The publication in 1960 of Sheldon Wolin’s Politics and Vision: Continuity and Innovation in Western Political Thought re-established in many ways, the importance of epic and classical political philosophy contra the reigning tendency towards positivism and behaviorism (a shrinking of thought to the smallest scientistic circle turns). The republication of Politics and Vision in 2004 reminded thoughtful political theorists of a motherlode worth the mining. There can be no doubt that Wolin’s 1969 article, “Political Theory as a Vocation”, inspired a generation of idealists to realize that thinking in a political way could be a vocation and birthed, in some ways, the Berkeley School of Political Theory. The death of Wolin (1922-2015) ended an important era of substantive approaches to political thought, but Wolin’s notion of thinking in large, epic and historic ways lingers on in opposition to those who reduce thinking to micro issues.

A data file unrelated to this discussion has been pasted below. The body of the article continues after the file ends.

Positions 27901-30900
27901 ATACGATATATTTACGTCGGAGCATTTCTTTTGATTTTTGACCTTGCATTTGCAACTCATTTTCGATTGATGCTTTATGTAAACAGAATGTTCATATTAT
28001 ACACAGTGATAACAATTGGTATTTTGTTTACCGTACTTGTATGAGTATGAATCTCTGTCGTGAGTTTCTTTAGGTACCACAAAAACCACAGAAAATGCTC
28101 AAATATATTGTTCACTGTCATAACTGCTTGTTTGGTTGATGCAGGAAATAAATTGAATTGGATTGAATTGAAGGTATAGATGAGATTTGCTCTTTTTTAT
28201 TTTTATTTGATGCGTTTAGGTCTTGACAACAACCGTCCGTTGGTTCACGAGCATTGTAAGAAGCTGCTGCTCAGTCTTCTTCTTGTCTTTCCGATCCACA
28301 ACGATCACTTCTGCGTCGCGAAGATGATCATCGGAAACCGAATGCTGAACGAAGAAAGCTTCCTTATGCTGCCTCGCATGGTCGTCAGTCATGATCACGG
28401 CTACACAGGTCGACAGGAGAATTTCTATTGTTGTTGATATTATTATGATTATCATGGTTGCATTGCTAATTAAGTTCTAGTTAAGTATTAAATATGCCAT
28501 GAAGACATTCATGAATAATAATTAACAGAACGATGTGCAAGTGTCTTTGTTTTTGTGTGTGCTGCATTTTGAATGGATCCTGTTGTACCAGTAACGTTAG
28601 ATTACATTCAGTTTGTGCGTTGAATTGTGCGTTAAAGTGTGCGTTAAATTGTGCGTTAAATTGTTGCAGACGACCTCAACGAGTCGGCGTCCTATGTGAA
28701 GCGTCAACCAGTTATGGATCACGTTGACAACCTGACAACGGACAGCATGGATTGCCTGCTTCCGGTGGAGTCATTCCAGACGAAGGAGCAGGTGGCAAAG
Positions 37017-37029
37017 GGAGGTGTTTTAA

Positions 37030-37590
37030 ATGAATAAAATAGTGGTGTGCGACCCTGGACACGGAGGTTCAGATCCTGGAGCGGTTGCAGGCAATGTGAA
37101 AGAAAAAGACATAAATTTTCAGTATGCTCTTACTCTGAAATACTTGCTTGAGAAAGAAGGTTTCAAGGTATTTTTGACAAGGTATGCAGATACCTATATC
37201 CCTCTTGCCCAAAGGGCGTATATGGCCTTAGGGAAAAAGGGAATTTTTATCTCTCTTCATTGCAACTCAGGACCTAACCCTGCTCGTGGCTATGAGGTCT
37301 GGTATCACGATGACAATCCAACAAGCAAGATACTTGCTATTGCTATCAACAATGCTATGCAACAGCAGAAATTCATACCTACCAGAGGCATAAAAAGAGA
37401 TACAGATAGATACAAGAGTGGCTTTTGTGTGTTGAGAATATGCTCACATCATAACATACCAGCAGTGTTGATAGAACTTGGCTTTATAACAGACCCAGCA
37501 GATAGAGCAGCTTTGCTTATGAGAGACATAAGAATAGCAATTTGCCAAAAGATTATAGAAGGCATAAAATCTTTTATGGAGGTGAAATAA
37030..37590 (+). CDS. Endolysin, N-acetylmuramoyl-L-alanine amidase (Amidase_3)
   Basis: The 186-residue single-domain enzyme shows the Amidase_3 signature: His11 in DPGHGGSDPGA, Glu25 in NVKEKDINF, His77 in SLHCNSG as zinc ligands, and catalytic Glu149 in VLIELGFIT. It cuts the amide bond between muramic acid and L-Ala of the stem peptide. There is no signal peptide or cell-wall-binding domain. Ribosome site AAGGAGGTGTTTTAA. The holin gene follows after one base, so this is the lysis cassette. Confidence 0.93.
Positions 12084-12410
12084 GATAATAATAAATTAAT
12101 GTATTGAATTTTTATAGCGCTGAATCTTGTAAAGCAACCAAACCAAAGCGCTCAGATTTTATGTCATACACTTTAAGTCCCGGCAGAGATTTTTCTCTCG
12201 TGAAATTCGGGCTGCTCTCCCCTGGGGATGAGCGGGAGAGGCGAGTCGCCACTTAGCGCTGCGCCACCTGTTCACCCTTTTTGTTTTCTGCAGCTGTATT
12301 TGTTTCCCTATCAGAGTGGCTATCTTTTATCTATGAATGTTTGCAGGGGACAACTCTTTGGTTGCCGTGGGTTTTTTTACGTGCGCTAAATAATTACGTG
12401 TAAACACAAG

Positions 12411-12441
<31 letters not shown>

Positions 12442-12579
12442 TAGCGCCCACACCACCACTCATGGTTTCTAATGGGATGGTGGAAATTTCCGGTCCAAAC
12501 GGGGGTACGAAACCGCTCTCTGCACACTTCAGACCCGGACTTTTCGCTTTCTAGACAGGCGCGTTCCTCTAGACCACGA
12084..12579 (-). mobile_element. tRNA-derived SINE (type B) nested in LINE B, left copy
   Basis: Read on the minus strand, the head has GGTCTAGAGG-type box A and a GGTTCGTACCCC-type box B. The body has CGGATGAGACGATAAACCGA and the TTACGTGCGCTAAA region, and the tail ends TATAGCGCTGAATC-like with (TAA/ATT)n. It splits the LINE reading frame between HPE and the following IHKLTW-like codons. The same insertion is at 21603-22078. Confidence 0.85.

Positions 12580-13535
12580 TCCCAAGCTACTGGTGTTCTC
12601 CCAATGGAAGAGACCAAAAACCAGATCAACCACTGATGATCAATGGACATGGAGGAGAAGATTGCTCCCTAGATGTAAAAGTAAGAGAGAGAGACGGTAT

Why have I begun and article on Pierre Teilhard De Chardin (1881-1955) by referring to Sheldon Wolin? Both De Chardin and Wolin thought on a large canvass—they were the perennial foxes rather than the burrowing hedgehogs. Both men covered much terrain in their expansive thinking and interpretations. Needless to say, De Chardin was much more concerned and focussed on the relationship of spirituality and science than was Wolin, and it is to this important crossroads I now turn.